The phrase coaching is popular in today’s management circles and has received both complimentary and critical attention. One of the most popular types of coaching to emerge from management development research is executive coaching. Executive coaching is a custom-tailored intervention that has become popular in corporations over the past thirty years (Smither, London, Flautt, Vargas & Kucine, 2003).
Managers are typically tasked with monitoring, evaluating, and guiding the work of other people. This focus on external goals and activities does not necessarily encourage introspection; however, it is vital that managers become examiners of their own behavior and performance, as well as of their employees.
Organizations utilize personality inventories such as the Five Factor Model of Personality for a range of purposes including selection and recruitment and employee management. Over the last twenty years, HRM scientists and practitioners have identified the Five Factor Model as a useful tool in predicting employee performance across a range of jobs and settings. This blog post describes the Five Factor Model also called Big Five and how the model can be utilized to increase organizational effectiveness.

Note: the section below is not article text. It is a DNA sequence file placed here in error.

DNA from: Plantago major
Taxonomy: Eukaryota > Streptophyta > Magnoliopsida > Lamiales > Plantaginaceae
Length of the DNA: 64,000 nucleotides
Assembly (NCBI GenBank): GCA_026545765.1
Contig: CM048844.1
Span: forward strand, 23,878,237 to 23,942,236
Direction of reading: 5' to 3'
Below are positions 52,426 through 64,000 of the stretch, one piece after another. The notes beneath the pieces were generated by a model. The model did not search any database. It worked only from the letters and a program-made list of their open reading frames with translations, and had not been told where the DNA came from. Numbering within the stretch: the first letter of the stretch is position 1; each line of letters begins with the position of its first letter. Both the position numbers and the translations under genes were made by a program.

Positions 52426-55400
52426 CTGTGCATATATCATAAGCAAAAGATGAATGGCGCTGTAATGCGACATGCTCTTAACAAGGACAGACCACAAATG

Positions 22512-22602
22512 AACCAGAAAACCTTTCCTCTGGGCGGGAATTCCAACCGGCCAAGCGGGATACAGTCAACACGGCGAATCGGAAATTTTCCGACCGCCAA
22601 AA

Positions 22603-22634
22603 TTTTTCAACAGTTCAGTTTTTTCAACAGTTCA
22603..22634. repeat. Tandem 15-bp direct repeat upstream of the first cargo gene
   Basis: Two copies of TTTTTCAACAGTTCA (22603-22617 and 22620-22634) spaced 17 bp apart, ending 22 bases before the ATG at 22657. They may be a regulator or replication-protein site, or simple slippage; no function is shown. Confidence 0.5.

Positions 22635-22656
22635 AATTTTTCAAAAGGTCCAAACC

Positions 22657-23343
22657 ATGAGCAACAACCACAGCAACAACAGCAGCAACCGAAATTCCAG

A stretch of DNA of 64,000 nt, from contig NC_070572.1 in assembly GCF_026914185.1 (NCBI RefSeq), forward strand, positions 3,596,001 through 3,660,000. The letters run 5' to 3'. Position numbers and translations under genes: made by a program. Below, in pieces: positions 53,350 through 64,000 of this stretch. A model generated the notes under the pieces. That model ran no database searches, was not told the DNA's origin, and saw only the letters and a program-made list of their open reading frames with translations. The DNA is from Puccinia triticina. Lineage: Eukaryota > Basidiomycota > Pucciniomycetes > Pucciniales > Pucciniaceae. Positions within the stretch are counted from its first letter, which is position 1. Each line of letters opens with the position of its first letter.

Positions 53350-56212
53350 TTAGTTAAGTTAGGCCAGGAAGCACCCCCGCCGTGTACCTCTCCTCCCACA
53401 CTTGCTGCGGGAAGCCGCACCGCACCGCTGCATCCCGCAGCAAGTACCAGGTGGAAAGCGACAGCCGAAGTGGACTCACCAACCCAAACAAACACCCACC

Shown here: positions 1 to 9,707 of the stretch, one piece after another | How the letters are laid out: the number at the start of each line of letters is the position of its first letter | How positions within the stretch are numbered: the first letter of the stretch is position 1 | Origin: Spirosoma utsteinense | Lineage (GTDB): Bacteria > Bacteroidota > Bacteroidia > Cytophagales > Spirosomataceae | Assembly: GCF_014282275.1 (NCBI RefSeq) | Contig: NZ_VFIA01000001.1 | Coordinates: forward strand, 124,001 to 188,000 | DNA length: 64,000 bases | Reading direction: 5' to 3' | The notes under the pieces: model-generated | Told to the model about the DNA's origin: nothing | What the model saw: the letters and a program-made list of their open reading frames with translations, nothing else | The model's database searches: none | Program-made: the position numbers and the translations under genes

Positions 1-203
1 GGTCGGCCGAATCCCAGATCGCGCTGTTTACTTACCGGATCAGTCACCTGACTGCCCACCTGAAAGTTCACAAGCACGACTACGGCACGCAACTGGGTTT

Managers are uniquely positioned to evaluate the performance of their employees as well as themselves. By virtue of your position, you have access to a variety of data sources that can be used to draw conclusions about employee productivity, commitment, and satisfaction; many of these data sources can also be used to draw meaningful inferences about your own leadership ability.